Attracting young people is key to urban competitiveness, but some cities still make being a kid a criminal offense.
Illustration by Tyler Hoehne
You can tell a lot about the attitude a city has towards its youth by the policies it maintains. Despite growing recognition that attracting young people is key to urban competitiveness, a surprising amount of municipalities still maintain laws that communicate that kids—teenagers mostly—are scary at worst, or a nuisance at best.
In municipal codes, there’s a whole range of policies that are little more than the legal version of “Get off my lawn, you kids!”—laws that make normal, even healthy behavior by young people illegal.
Below, we’ve highlighted three of the most common “anti-youth” policies that cities use to criminalize being a young person.
Shredding the gnar. Photo by Skateistan
Skateboarding bans are among the most ubiquitous and clearest examples of anti-youth laws.
Complaints about loitering or property damage are usually the stated motivation for banning skateboarding. But the effect of these laws is criminalizing a fun and healthy activity that mainly appeals to young people. Towns like Decatur, Georgia, and Wake Forest, North Carolina ban skateboarding in their downtown areas altogether.
A lot of towns take it further and ban rollerblading and the exasperatingly innocent activity of rollerskating in the streets. This kind of criminalization of childhood play is often peddled as a “safety” measure. But outlawing outdoor exercise is an increasingly indefensible policy as the country grapples with an unprecedented childhood obesity epidemic.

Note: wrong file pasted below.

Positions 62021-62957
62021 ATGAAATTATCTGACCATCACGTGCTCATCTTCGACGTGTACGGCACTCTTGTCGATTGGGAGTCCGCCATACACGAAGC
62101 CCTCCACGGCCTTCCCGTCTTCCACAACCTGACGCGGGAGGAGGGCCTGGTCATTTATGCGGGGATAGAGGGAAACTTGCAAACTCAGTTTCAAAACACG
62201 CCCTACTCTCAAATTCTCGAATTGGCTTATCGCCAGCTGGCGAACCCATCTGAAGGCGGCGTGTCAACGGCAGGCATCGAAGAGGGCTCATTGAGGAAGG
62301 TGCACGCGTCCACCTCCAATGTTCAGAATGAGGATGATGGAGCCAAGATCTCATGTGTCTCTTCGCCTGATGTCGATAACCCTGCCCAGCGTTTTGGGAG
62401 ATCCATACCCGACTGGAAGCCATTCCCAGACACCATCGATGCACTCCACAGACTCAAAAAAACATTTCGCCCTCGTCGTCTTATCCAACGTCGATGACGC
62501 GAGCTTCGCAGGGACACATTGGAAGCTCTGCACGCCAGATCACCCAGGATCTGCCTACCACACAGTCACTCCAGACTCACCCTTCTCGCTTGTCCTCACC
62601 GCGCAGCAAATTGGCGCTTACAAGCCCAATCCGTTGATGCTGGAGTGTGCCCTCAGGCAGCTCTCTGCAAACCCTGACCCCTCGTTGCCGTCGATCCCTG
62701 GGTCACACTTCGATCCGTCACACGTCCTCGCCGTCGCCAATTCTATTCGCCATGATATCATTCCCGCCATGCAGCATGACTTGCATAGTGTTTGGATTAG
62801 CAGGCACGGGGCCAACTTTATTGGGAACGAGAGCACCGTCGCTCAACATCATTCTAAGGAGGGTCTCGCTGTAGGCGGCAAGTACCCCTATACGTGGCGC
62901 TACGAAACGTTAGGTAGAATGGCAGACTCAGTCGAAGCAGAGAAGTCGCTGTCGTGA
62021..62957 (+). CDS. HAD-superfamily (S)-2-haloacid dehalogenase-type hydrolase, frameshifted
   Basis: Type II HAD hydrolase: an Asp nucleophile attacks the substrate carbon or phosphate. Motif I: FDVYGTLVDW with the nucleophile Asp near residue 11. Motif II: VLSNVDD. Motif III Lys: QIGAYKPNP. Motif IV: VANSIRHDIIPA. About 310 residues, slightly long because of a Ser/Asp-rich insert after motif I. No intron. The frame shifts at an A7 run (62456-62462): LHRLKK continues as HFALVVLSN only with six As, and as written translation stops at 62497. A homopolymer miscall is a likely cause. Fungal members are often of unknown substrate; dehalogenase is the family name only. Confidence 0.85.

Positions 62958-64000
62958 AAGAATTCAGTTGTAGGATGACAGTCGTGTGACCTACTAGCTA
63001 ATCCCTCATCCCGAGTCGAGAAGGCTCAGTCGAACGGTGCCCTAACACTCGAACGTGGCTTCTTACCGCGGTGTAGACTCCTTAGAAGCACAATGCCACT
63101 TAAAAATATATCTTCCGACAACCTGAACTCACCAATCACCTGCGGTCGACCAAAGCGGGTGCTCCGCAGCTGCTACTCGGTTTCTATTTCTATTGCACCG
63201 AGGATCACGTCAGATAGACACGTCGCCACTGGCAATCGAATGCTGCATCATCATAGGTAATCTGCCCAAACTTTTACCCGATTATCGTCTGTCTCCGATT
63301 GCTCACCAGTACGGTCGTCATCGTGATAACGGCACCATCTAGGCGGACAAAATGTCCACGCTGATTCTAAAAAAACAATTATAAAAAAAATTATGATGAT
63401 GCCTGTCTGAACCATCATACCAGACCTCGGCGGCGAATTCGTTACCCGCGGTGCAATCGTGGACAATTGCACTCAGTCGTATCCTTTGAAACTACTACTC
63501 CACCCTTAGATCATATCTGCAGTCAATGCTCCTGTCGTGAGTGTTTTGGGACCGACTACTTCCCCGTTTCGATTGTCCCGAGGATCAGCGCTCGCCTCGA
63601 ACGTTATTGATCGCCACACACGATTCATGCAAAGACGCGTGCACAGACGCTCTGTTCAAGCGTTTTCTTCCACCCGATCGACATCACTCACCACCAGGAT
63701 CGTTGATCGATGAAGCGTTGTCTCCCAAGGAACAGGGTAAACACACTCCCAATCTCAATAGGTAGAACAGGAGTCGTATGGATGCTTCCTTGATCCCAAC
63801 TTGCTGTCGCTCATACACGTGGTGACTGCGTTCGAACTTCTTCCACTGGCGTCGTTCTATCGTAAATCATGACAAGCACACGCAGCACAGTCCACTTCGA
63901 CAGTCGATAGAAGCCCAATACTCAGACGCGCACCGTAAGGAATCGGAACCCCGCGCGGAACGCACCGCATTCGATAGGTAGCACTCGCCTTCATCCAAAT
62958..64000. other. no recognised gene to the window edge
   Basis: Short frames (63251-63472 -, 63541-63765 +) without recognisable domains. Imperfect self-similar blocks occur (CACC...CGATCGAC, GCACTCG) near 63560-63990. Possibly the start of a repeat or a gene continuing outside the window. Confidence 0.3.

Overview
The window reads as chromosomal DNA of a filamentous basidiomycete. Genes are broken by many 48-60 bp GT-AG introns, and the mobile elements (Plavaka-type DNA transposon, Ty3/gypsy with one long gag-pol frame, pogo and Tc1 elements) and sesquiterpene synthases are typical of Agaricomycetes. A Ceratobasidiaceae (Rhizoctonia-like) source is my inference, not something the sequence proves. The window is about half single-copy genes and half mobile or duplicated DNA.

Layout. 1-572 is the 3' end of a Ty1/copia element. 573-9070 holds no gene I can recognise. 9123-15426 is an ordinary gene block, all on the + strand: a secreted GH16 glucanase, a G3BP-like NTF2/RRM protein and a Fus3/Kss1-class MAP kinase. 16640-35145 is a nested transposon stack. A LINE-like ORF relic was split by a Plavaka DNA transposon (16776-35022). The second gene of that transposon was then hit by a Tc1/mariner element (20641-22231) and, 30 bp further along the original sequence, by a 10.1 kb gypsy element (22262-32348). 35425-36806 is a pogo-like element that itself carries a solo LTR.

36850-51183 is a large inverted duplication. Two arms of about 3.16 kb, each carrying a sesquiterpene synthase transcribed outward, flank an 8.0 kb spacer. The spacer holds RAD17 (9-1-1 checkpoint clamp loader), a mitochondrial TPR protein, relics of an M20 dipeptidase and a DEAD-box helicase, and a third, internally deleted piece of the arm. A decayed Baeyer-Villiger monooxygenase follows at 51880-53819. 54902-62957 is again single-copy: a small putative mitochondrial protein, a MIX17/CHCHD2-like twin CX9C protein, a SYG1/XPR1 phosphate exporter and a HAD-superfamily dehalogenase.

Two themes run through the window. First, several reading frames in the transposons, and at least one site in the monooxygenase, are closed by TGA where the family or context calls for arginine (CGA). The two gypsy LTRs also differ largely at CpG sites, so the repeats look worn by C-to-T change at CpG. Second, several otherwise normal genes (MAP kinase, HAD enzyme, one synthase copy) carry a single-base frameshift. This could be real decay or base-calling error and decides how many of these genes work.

Thankfully, a lot of towns are wising up, recognizing that skateboarding can be a healthy form of transportation and a constructive, creative, and social outlet for youth. St. Petersburg, Florida is the newest city considering ditching its downtown skateboarding ban.
A dangerous situation brewing
The basketball ban is a particularly heinous example of this type of regulation, because on top of being fundamentally anti-youth, it has the added bonus of being not-too-covertly racist. Many American communities ban placing temporary hoops in the streets—a policy that is often justified on aesthetic or safety grounds. Others go farther by stealthily removing all outdoor hoops – complaining they attract crime or noise (and you know who).
Activists in the town of Lakewood, Ohio, have campaigned for years to convince the city to reintroduce outdoor basketball. But many Cleveland-area suburbs still maintain what amounts to a ban, even as the region celebrates prodigal son LeBron James’ recent return.
Image by drtreypennington via Flickr
Curfew laws are probably the most draconian kind of anti-youth municipal policy. These laws make just the act of existing as a young person in public after a certain hour illegal. Curfew laws give police the right to stop young people based on innate characteristics, rather than probable cause, which is one reason the American Civil Liberties Union argues that they violate the civil rights of young people. Meanwhile a number of studies have shown they have no impact on delinquency, consuming law enforcement resources that would more effectively be directed at more serious concerns.
Furthermore, curfew laws have been invoked for some pretty questionable reasons historically. They were used to suppress youth activism, such as the anti-war protests of the 1960s, and crack down on immigrant youth in the 1890s, according to research highlighted by the U.S. Department of Justice.